The Liberal Party's foreign policy spokeswoman, Birgitta Ohlsson, has signalled her intention to oppose party leader Jan Björklund's new policy on immigration.
He has recently suggested that Sweden abandon the principle that those who are granted asylum in Sweden gain permanent residency.
Ohlsson, who was a government minister when the Liberals were part of the previous centre-right Alliance government, will demand at the party's annual congress in the autumn that Björklund ditch his push for restrictive immigration policies, according to Swedish public radio.
Björklund's proposal – which was first put forward by the party's integration policy working group – is that permanent residence permits should only be granted after three years, or when the person can support himself.
There is also another rival faction within the party which wants to pursue an even more restrictive immigration policy than that proposed by Björklund in January.
Ohlsson's press secretary, Jonatan Olin, declined to comment on the story on Thursday.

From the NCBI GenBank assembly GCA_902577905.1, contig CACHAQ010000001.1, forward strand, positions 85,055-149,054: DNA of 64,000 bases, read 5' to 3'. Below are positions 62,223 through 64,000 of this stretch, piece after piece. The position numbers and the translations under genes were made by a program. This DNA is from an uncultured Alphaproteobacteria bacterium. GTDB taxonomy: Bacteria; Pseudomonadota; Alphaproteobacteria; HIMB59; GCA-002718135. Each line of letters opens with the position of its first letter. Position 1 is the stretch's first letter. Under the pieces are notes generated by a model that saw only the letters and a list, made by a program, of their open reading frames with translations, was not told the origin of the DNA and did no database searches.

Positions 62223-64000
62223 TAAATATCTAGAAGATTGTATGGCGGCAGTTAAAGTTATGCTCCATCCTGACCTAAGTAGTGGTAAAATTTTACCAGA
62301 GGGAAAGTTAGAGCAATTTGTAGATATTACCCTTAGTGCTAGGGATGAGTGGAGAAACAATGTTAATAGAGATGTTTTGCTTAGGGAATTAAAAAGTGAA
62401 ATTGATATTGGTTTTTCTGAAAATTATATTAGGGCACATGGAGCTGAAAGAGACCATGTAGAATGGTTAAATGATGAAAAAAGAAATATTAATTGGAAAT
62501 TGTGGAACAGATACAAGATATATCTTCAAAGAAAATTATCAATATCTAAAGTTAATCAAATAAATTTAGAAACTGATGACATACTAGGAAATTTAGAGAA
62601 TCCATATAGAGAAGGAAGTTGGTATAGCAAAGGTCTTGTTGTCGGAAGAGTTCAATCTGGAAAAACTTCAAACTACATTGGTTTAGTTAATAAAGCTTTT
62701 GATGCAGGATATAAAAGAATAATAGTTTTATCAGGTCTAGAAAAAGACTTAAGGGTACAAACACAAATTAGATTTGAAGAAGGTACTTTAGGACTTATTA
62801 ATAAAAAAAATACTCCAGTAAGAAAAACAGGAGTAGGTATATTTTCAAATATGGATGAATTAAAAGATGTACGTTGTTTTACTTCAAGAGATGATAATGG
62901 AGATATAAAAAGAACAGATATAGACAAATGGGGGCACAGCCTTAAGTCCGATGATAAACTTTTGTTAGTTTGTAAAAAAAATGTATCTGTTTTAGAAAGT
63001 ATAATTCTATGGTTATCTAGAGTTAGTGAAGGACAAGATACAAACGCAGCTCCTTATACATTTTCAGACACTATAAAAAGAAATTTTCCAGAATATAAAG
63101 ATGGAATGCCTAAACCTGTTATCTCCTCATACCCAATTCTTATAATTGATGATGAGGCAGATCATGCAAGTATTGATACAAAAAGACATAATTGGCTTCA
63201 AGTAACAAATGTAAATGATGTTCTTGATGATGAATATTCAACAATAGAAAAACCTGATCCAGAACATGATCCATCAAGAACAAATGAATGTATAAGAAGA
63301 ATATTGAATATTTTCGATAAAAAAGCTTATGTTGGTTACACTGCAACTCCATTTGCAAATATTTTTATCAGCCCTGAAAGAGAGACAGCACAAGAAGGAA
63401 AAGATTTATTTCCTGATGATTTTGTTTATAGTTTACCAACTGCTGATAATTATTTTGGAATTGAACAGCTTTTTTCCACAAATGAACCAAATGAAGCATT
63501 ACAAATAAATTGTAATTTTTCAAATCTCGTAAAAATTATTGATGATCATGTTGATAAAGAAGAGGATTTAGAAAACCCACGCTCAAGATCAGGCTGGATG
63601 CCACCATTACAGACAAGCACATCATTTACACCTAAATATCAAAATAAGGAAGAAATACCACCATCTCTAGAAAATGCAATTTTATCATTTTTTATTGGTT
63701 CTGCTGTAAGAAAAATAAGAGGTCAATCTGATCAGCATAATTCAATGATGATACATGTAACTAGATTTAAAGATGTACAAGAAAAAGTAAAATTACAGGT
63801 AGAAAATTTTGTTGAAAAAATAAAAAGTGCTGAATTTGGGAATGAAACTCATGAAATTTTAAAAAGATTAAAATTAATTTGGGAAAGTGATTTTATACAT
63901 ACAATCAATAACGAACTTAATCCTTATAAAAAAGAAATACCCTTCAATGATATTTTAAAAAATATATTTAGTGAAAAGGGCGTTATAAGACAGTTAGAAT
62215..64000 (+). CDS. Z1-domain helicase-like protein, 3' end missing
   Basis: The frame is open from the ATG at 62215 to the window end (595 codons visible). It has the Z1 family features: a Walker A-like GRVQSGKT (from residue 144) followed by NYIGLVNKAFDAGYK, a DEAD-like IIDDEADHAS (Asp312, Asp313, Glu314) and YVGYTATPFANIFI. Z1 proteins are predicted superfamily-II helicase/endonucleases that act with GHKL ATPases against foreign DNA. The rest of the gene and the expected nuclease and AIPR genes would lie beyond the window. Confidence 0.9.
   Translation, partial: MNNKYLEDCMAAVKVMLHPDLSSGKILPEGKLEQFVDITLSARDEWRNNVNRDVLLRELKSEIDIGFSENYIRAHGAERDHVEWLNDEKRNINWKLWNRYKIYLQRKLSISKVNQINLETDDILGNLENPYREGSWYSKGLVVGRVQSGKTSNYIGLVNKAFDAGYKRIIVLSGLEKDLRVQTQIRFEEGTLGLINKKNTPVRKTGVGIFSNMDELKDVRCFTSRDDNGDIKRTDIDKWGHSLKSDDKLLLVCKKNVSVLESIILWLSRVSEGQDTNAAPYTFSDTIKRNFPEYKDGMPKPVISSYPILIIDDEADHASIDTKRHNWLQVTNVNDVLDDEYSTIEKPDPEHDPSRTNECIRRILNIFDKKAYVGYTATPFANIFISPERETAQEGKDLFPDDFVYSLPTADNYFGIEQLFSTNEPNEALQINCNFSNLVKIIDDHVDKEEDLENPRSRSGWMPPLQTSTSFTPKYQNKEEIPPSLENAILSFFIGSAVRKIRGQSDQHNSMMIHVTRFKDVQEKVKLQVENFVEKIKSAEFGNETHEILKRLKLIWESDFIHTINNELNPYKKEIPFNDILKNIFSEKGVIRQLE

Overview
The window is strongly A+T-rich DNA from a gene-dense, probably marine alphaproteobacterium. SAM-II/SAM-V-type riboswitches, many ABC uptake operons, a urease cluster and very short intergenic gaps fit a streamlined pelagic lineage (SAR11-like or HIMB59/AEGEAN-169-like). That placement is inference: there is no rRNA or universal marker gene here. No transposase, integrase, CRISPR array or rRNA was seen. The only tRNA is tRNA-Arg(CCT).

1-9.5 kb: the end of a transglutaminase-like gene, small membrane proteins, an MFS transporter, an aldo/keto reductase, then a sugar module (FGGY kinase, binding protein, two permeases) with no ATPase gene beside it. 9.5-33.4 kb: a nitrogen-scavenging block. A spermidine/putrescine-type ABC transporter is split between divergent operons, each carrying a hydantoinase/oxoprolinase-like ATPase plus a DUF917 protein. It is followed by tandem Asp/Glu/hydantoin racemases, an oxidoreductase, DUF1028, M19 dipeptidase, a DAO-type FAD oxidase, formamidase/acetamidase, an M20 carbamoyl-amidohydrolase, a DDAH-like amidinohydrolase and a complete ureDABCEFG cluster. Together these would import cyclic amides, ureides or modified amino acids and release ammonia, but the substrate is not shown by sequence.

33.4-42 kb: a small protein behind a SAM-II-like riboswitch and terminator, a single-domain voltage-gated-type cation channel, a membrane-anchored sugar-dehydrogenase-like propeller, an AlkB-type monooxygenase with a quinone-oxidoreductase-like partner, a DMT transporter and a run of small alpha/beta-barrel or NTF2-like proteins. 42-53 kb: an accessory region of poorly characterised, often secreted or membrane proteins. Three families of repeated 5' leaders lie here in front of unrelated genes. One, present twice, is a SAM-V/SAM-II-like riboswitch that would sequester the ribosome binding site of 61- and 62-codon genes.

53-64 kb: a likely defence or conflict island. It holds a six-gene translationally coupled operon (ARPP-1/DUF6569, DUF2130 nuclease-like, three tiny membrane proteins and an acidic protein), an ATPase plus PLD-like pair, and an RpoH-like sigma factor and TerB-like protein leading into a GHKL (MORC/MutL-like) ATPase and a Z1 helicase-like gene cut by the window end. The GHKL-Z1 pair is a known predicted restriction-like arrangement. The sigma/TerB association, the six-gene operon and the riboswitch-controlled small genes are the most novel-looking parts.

The party split highlights an increasingly tense political debate over immigration in Sweden.
Prior to the last general election in September 2014, all the mainstream parties were united in promising permanent residency for those granted asylum, with the former Prime Minister Fredrik Reindfelt calling on Swedes to “open your hearts” to immigration.
But following the rise of the nationalist Sweden Democrats, who scored 13 percent in the vote, Sweden's centre-right political groups — which are now in opposition — are developing a tougher stance.
Anna Kinberg Batra, who recently took over from Reinfeldt at the helm of the Moderates has also mooted temporary benefits in recent weeks and the idea is backed by the Christian Democrats.
The Social Democrat-led government remains in favour of permanent residency for refugees, although it has backed recent proposals from the European Commission that would see asylum seekers shared out more evenly across Europe.
Sweden currently takes in more asylum seekers per capita than any other EU nation.